So I told her fine, she could take it easy with work, that I could handle the finances, we were solid that way. This is when she professed a desire to travel—she hadn’t yet said alone—and then in the next breath admitted she’d told the school people not to call for a while. She said she felt like maybe writing again, getting back to her essays and poems. She had published a few pieces in small, serious literary magazines early in our marriage, written some book reviews, articles, but nothing, she said harshly, that wasn’t half-embarrassing.

She handed the list to me at the Alitalia counter at Kennedy, before her flight to Rome and then on to Naples and, finally, Sicily and Corsica. This was the way she had worked it out. Her intention was to spend November and December shuttling between the Italian islands, in some off-season rental, completely alone.

She was traveling heavy. This wasn’t a trip of escape, in that normal sense. She was taking with her what seemed to be hundreds of books and notepapers. Also pads, brushes, tiny pastel-tinted sponges. Too many hats, I thought, which she wore like some dead and famed flyer. A signal white scarf of silk.

Nothing I had given her.

And maps. Here was a woman of maps. She had dozens of them, in various scales. Topographic, touristical, some schematic—these last handmade. Through the nights she stood like a field general over the kitchen counter, hands perched on those jutting hip bones, smoking with agitation, assessing points of entry and encampment and escape. Her routes, stenciled in thick deep blue, embarked inward, toward an uncharted grave center. A messy bruise of ink. She had already marked out a score of crosses that seemed to say You Are Here. Then, there were indications she was misreading the actual size of the islands. Her lines would have her trek the same patches of rocky earth many times over. Over-running the land. I thought I could see her kicking at the bleached, known stones; the hard southern light surrendering to her boyish straightness; those clear green eyes, leveling on the rim of the arched sea.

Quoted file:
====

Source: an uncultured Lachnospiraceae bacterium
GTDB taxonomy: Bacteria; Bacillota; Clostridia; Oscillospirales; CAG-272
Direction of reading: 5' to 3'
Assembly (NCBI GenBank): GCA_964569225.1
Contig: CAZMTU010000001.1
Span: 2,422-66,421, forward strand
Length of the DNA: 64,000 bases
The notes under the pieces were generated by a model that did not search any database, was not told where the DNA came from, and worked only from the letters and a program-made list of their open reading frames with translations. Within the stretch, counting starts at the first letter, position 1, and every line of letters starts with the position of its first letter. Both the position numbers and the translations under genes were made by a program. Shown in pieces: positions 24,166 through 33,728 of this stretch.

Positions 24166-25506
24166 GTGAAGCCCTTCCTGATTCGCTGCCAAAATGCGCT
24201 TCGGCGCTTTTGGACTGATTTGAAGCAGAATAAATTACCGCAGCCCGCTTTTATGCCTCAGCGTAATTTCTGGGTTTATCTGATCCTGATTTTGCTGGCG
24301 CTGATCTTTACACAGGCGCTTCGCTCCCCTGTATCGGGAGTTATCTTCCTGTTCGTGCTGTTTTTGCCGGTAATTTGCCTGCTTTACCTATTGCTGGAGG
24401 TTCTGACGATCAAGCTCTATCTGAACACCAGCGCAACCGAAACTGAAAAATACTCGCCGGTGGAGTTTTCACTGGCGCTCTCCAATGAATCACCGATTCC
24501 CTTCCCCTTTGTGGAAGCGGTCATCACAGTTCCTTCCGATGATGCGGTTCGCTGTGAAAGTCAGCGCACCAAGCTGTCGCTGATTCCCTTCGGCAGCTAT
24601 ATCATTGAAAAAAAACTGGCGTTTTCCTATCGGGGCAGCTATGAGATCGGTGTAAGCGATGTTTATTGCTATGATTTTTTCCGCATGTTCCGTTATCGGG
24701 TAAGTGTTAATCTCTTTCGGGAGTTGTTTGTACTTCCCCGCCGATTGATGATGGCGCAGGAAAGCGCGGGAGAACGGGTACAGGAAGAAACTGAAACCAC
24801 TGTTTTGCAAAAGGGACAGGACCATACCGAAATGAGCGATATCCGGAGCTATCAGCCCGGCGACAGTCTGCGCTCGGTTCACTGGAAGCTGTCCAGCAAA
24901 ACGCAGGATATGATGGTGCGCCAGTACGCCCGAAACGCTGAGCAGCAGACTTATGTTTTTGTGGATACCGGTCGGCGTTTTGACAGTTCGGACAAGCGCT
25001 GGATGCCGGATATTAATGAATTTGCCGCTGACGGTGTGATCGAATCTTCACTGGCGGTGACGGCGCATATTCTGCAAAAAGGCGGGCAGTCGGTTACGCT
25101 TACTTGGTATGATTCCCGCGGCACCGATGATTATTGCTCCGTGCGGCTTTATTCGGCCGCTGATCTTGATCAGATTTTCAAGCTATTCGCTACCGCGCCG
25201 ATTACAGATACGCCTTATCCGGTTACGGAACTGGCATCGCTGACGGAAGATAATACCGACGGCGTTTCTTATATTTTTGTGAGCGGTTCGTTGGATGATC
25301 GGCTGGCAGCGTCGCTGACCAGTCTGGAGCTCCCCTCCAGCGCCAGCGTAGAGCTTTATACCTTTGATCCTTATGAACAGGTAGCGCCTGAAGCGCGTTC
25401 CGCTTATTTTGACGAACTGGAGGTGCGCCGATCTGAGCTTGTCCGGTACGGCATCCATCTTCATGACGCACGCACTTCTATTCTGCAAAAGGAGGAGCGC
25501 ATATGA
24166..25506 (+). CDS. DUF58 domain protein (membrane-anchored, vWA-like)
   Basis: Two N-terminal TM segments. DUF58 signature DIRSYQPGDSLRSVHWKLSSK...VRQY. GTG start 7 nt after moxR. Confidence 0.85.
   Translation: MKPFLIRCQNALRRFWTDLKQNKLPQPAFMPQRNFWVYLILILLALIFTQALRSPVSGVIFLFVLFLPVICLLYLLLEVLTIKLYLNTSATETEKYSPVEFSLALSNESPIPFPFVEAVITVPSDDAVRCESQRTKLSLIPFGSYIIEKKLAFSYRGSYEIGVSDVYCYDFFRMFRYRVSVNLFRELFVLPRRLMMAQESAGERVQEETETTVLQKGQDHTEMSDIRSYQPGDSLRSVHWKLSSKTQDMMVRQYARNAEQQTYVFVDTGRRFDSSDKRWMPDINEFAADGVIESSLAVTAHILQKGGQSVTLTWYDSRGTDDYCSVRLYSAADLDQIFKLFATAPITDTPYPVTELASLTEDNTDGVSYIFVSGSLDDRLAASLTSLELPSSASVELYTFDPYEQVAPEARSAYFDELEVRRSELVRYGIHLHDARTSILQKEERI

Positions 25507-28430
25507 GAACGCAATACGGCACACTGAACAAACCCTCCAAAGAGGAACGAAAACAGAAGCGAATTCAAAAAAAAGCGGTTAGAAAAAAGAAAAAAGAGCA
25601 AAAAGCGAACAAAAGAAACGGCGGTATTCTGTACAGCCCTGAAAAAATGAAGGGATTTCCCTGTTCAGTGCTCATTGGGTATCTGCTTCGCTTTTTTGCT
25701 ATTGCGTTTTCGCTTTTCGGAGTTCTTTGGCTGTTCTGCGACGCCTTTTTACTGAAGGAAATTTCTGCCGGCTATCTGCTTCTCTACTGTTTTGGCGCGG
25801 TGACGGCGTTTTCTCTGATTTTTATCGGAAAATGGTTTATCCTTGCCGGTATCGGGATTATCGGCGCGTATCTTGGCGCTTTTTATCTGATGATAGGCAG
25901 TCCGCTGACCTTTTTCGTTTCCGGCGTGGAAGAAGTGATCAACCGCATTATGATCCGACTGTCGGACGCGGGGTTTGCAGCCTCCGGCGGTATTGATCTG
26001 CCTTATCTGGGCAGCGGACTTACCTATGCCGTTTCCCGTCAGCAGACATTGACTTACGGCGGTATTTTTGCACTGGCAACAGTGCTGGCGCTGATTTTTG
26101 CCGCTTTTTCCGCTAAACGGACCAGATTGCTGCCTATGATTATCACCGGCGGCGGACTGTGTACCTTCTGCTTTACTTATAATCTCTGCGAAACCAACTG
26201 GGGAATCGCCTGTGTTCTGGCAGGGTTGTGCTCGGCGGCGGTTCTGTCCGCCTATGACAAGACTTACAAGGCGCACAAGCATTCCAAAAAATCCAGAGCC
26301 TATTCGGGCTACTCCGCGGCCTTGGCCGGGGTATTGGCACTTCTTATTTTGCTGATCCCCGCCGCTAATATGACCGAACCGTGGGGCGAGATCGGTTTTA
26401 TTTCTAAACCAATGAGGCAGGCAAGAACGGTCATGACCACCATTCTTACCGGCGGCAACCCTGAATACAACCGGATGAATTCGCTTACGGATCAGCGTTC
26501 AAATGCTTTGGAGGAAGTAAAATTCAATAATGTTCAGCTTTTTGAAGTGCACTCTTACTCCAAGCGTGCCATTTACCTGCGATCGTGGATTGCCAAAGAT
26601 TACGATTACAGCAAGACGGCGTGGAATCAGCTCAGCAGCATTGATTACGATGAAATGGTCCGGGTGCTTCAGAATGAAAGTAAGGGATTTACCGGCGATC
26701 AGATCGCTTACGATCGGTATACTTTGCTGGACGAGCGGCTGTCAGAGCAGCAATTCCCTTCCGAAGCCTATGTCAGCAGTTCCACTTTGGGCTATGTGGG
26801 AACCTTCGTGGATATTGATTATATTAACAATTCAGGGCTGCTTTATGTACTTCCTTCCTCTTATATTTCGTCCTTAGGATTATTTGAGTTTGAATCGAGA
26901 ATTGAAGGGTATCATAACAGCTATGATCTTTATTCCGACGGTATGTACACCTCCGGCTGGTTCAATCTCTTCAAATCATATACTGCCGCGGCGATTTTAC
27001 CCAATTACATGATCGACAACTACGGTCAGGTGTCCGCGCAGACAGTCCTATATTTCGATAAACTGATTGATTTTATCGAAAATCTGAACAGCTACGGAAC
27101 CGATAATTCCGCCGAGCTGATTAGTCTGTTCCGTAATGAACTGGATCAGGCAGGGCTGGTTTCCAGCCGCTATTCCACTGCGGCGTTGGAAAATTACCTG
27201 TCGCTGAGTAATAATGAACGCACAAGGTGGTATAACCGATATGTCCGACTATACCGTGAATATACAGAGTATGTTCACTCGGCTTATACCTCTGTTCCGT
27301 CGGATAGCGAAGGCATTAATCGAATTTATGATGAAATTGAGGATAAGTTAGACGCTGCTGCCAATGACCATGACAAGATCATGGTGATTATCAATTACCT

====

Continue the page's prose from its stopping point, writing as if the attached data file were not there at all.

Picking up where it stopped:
Inside the international terminal I couldn’t help her. She took to bearing the heaviest of her bags. But at some point I panicked and embraced her clumsily.

“Maybe I’ll come with you this time,” I said.

She tried to smile.

“You’re just trading islands,” I said, unhelpful as usual.

I asked if she had enough money. She said her savings would take care of her. I thought they were our savings, but the notion didn’t seem to matter at the moment. Her answer was also, of course, a means of renunciation, itself a denial of everything else I wasn’t offering.

When they started the call for boarding she gave me the list, squeezing it tight between our hands.

“This doesn’t mean what you’ll think,” she said, getting up.

“That’s okay.”

“You don’t even know what it is.”

“It doesn’t matter.”

She bit her lip. In a steely voice she told me to read it when I got back to the car. I put it away. I walked with her to the entrance. Her cheek stiffened when I leaned to kiss her. Sh ewalked backward for several steps, her movement inertial, tipsy, and then disappeared down the telescoping tunnel.

I read through the list twice sitting in our car in the terminal garage. Later I would make three photocopies, one to reside permanently next to my body, in my wallet, as a kind of personal asterisk, I thought, in case of accidental death. Another I saved to show her again sometime, if I wanted pity or else needed some easy ammunition. The last, to historicize, I sealed in an envelope and mailed to myself.

The original I destroyed. I prefer versions of things, copies that aren’t so precious. I remember its hand, definitely Lelia’s, considerable, vertical, architectural, but gone awry in parts, scrawling and wind-bent, in unschemed colors of ink and graphite and Crayola. I could tell the page had been crumpled up and flattened out. Folded and unfolded. It looked weathered, beaten about her purse and pockets. There were smudges of olive oil. Maybe chocolate. I imagined her scribbling something down in the middle of a recipe.

My first impression was that it was a love poem. An amnesty. Dulcet verse.

But I was wrong. It said, variously:

You are surreptitious
B+ student of life first thing hummer of Wagner and Strauss illegal alien emotional alien genre bug
Yellow peril: neo-American great in bed overrated poppa’s boy sentimentalist anti-romantic